Individuals have experiences that are not experienced by all members of the population at the same time. Documenting the experiences of individuals over the short term will tend to identify the range of experiences of that individual rather than describe the long-term patterns in the experiences of the population. As one author has suggested:

The basic question is: What is the appropriate scale for analysing human activities – individual, small group, large group, or state? These are not discrete entities, rather they are specific scales along a continuum of possibilities.

The three dimensions considered particularly relevant here are the spatial, temporal and demographic. The spatial dimension refers to a geographic area covered by the inquiry. The temporal dimension refers to the duration overall within which phenomena and influencing variables are manifest. The demographic dimension refers to the size of the human group performing or participating in particular phenomena. These three dimensions operate and interact dynamically within the cultural system.

Each of these dimensions extends in scale from the micro to the macro. The micro-scale provide ‘fine-grained’ resolution, while the macro-scale provide ‘coarse-grained’. The micro-scale is research at the level of the short term – the individual or small group – and the macro scale is research at the level of the long term, the aggregate group or the population and the processes which influence group actions. While the distinction between macro and micro has been recognised, there’s been little development of method or theory that articulates the two extremes. They therefore represent the two extremes of a cline. At each scale particular phenomena are likely to dominate in terms of resolution and frequency. Each level of scale has the potential to address different problems and to complement and expand on information discernible at the other scales.

Studies of the use of space at the micro-scale – this is one of the theories – is a cultural geography with co-location over space and time. You can imagine this as one example [image shown]. This area is space and here is time. This is an individual – this might be me and this might be you. I walk along and come to this conference. I sit in this chair at this time. You come along and come to this conference, and sit in that chair at this time. Morning tea comes, and we both go off in our different directions. So we co-locate in time, not necessarily in space, because we’re sitting in different seats. I won’t use that when I’m talking about co-location in space because it would have us sitting on each others’ laps. Co-location in space but not in time. Here we are again [image shown]. This is one particular chair in this room, for example. We’ll start with you: you come in, you sit in this chair, you get up and you leave. I come in and I sit in that chair later. So we’re co-located in space but not in time.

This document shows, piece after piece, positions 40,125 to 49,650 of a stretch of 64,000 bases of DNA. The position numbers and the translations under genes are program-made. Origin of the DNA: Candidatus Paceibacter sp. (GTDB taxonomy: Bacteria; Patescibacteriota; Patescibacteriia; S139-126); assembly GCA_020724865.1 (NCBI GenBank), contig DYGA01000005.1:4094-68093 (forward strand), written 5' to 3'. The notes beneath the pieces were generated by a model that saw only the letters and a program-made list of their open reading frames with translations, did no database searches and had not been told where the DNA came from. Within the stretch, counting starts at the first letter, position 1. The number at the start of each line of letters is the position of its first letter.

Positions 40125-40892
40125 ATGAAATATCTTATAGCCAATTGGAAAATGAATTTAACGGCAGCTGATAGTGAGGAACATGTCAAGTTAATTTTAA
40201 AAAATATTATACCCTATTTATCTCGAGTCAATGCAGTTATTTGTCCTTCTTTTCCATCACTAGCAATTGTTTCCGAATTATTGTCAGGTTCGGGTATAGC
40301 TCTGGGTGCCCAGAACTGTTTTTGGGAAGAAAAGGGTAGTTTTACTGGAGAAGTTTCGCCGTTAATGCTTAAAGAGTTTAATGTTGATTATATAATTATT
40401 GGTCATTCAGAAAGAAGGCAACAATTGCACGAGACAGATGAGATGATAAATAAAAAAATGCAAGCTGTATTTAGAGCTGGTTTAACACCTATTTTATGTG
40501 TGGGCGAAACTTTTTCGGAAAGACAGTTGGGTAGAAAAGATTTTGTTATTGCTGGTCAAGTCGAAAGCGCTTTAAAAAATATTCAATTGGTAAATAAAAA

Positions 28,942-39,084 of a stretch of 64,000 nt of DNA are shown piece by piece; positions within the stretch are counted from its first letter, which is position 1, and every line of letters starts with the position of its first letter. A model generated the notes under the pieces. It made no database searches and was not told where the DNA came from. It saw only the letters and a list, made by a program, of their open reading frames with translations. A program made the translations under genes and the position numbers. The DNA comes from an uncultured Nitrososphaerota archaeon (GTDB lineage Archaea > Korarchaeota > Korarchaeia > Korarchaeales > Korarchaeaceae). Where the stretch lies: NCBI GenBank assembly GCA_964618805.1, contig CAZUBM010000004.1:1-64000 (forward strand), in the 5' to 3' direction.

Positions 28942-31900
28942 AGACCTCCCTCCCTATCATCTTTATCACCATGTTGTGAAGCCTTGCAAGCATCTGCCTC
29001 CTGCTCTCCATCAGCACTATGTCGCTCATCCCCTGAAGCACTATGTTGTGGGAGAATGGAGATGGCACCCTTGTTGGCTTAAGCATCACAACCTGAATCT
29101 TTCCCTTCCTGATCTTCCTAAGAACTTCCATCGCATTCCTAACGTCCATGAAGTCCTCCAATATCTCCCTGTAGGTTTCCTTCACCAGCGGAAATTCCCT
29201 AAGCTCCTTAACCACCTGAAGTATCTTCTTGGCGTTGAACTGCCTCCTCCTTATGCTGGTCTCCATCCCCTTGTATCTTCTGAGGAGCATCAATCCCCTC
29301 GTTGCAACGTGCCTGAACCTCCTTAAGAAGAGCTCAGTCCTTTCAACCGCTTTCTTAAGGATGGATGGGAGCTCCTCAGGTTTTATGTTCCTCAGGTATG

And here we have co-location in time and in space, which is both of us decide we want to fight over who gets to sit in this chair during this seminar. But in the nature of memories, we can think about this as we co-locate in space. Here we have a shared memory – or theoretically there is a shared memory of that place at the same point in time. Whereas in the others, we can see here we have our own memories developing about the same place at different points in time. This is all very much at the level of the individual and the short term.

Here are a few more pretty pictures of place [image shown]. Now, there’s a place. This is where the tooth fairy came to get my daughter’s tooth some years ago. We used to lay these little traps. There’s the $2 for the tooth fairy under the glass. Here you’ll see the footprints of the tooth fairy as the tooth fairy went from sugar to biscuit to a drink of water, and then the little footprints over here to eventually take the tooth and leave the $2. [laughter] We got away with that with two kids for so long. So there’s a little model of place, but again it gives me fond memories. That’s why it’s there. And clouds – people looking at a salt lake [image shown].

The articulation of the dimensions of space, time and demographic unit occurs as people move through space and time. Places reflect people occupying points in space over time. Some places are regularly visited, others rarely. Places with repeated visitation will generally represent major places in long-term macro-geographic patterns of visitation and experience. Uluru is an example that has become a major site of national and international significance. The orange tree in my back yard is not a place of great international interest because it’s not visited as regularly by as many people. Nonetheless, within the full suite or range of potential places certain localities will always be visited more frequently, for longer and by a larger number of people, reflecting trends or a pattern of visitation.

The articulation of the dimensions of space, time and demographic unit is shown through the application of the principles of ‘return in space’, ‘co-location’ and ‘reunion’ which I have just mentioned. There’s co-location in space and time [image shown]. That’s tourist buses at Uluru at sunset. When I started drawing these illustrations [image shown], there was no such thing as computer programs. When I finished them, everyone was doing their graphics on computers. I eventually published them in an article and one of the critics said, ‘Well the article was pretty crap, but the computer generated illustrations were fantastic.’ I felt so proud. [laughter] I’m not sure how the scale is showing up there but hopefully you will get the gist of it [image shown].